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Lynwood is a Visit Britain 4 star Guest Acommodation.
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book a camping space now.
Camping spaces only £10 per person, under 3 years are free.

“A gem”
This is one of the nicest campsites I have ever stayed in. The atmosphere is relaxed and laid back (no campsite rules posted everywhere!) and all the pitches have incredible sea views.
The facilties are basic but very clean and functional. The site was about half full when I was there so I could imagine in busy times that there
may be a queue for the showers, but not a major problem. Brilliant, would definitely stay here again.

“Just perfect”
Travelled here with my two children
in July 2012. It is perfect. Clean, quiet, huge pitching areas, breathtaking views. As a newcomer
I felt in the minority as many families return here year after year. The local and only shop will deliver your food which you can order online before
you arrive. It sells everything you could imagine from the basics to the delictable plus fresh breads and pasties for a quick lunch. All in all an amazing unique place to visit.

Bryher Campsite: The traditional outdoor experience.

Bryher Campsite is in the valley between Watch Hill and Shipman Head at the northern end of the island. To the east is the channel that separates Bryher and Tresco; and to the west are fields that lead down to the beach at Popplestones. The campsite has views of the harbour, Hangman Island and Tresco.

The tiny island of Bryher has two distinct faces. To the south and east are calm blue waters, where the boats come and go whilst sunbathers enjoy the sandy beaches at Green Bay and the secluded cove of Rushy Bay. The northwestern shores, however, are a jagged jumble of weather-torn rocks, beaten and broken by the relentless Atlantic waves. Gales sometimes lash this coast with thousand-ton breakers, and places like Badplace Hill and Hell Bay have earned their names through reputation.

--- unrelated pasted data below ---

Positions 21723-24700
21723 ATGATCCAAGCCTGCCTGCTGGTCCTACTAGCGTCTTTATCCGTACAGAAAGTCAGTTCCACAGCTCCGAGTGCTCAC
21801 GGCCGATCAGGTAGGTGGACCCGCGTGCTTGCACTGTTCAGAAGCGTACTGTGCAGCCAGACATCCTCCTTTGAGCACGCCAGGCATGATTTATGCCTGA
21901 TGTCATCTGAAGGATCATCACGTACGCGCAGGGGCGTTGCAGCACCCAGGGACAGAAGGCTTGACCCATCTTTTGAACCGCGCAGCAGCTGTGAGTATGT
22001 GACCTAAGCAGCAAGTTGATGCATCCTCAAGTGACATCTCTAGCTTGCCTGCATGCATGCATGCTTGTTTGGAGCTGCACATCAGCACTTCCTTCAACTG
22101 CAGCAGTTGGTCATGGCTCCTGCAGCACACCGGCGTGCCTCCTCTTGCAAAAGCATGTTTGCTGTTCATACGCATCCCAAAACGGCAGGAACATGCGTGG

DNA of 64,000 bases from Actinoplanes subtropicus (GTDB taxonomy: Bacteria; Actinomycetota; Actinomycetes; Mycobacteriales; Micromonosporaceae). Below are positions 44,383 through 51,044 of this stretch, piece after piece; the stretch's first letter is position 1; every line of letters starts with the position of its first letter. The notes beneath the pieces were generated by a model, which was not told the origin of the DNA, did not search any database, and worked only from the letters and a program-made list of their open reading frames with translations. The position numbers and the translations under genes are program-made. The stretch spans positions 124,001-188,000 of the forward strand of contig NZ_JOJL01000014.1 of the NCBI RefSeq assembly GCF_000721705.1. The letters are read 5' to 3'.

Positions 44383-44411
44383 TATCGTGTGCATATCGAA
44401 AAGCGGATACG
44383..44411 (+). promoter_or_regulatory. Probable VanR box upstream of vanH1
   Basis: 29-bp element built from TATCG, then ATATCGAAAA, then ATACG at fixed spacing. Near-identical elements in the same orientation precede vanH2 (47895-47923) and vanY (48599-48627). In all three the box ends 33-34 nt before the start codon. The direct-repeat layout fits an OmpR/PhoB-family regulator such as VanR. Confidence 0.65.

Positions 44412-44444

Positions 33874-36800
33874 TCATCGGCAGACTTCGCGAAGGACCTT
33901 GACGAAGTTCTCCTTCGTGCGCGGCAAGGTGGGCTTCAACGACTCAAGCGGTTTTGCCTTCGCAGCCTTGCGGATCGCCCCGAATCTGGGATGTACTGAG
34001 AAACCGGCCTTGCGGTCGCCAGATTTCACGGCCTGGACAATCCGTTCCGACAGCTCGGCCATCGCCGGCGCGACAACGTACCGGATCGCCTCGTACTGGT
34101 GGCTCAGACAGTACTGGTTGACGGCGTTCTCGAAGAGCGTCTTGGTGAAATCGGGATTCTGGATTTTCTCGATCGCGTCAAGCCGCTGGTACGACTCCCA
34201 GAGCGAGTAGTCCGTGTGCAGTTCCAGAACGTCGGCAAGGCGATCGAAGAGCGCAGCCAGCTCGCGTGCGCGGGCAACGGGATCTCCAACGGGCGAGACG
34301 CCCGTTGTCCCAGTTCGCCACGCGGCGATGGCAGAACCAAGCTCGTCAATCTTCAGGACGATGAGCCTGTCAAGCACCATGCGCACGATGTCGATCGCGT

The sandy bay to the island's south is backed by dunes and provides ample opportunity for sunbathing, swimming and snorkelling. Just beyond sits Samson Hill, the southernmost point of the island, with far-reaching views across the Scillies. The exposed, heather-covered plateau at the northern end of the island is dotted with prehistoric burial cairns.

About Us
“My father-in-law, Bert Stedeford, first opened up his fields to campers sometime in the 1950s. In those days the site was quite literally just a field. I took it on in 1970 and revolutionised things with a tap and a chemical toilet! We housed the loo in the old wheelhouse of the Faldore…times have moved on a bit since then, of course.” says Kathy Stedeford, who has owned and run the campsite for the past forty years.

The early days of camping on Bryher were certainly very rudimentary but today the site boasts hot showers, washing machines and dryers, not to mention modern toilet facilities. It remains, however, an unapologetically traditional campsite. Kathy explains: “If it is swimming pools and manicured pitches that you are after, then Bryher Campsite may not be for you. However, if it is a genuine, old school camping holiday that is required, then you can’t do much better.”